Measuring Attachment: The Strange Situation

Ainsworth, Blehar, Waters, & Wall, 1978

When infants are raised in a family, they tend to form an attachment to their primary caregiver by their first birthday. But, the quality of attachment will vary from one child to another. When attachment is optimal, it promotes joy, comfort, and a sense of security.

Psychologist Mary Ainsworth designed a research procedure to measure the quality of attachment between 1- to 2-year-old children and their caregivers. It is called the “Strange Situation.” During the Strange Situation the toddler experiences stress from an unfamiliar playroom, an unfamiliar person, her mother’s departure from the playroom, and being left alone in the playroom. The Strange Situation is designed to gradually increase the child’s sense of threat. This activates her attachment system and desire for comfort. Researchers observe toddlers’ behavior when their parent leaves them and when their parent returns.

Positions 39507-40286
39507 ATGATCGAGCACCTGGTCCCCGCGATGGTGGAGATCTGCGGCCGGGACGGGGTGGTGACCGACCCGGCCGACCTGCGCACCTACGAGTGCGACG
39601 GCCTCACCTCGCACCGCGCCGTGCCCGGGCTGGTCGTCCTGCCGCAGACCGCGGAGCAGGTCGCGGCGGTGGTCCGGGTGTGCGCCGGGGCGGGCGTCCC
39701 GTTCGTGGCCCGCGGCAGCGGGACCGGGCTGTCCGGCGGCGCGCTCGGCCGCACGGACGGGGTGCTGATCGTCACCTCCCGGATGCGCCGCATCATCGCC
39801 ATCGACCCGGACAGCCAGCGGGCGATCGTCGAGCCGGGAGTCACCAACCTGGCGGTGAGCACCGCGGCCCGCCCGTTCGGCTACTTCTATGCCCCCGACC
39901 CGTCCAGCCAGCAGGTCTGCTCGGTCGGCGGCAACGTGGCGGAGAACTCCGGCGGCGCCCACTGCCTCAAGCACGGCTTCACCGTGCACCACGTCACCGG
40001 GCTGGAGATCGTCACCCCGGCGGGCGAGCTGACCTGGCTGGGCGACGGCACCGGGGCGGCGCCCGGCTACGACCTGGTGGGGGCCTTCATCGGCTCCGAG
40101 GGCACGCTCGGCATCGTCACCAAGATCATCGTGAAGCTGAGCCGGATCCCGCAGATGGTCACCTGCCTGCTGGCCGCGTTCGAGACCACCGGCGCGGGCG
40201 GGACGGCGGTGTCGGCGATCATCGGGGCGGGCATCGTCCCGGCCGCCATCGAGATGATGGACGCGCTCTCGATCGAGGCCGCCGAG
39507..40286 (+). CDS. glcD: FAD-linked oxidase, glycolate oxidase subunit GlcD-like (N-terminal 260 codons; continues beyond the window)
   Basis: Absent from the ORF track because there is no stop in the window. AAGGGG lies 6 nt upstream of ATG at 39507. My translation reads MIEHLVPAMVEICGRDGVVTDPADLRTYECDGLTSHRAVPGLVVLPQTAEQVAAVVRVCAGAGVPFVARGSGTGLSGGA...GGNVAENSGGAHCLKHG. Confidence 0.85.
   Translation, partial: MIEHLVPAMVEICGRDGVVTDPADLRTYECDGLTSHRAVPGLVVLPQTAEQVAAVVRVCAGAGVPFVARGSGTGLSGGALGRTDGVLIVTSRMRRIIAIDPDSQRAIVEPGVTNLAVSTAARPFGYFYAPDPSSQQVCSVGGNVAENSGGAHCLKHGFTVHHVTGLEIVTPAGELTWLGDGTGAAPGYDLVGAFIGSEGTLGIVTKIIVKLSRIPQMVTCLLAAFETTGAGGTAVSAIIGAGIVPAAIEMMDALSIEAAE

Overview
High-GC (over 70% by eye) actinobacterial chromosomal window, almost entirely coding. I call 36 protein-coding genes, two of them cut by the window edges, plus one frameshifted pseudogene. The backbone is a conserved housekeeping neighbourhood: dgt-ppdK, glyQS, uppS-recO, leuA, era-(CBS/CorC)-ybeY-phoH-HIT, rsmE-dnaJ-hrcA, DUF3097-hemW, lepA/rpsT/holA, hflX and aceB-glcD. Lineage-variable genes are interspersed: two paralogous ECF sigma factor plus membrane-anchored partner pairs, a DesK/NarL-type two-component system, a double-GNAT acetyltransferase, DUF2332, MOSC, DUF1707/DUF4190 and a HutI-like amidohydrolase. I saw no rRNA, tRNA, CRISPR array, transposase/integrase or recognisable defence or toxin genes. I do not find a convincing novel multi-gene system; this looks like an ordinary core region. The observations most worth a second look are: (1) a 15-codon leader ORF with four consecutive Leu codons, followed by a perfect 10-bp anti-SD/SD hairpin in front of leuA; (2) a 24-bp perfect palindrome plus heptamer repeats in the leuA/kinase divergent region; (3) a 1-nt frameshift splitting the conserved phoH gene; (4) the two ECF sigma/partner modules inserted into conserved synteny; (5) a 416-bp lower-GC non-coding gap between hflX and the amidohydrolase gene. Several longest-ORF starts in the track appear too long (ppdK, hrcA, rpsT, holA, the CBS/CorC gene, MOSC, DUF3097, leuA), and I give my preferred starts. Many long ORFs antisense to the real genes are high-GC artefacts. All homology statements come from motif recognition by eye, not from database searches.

The Strange Situation is a way researchers measure attachment. It is not used in clinical settings. However, we can use children’s attachment behavior to gain insight into the quality of their current and future relationships.

On the next page, you will watch a video animation of The Strange Situation.

  • Interactional synchrony
    caregivers and infants respond to each other in a reciprocal and rhythmic manner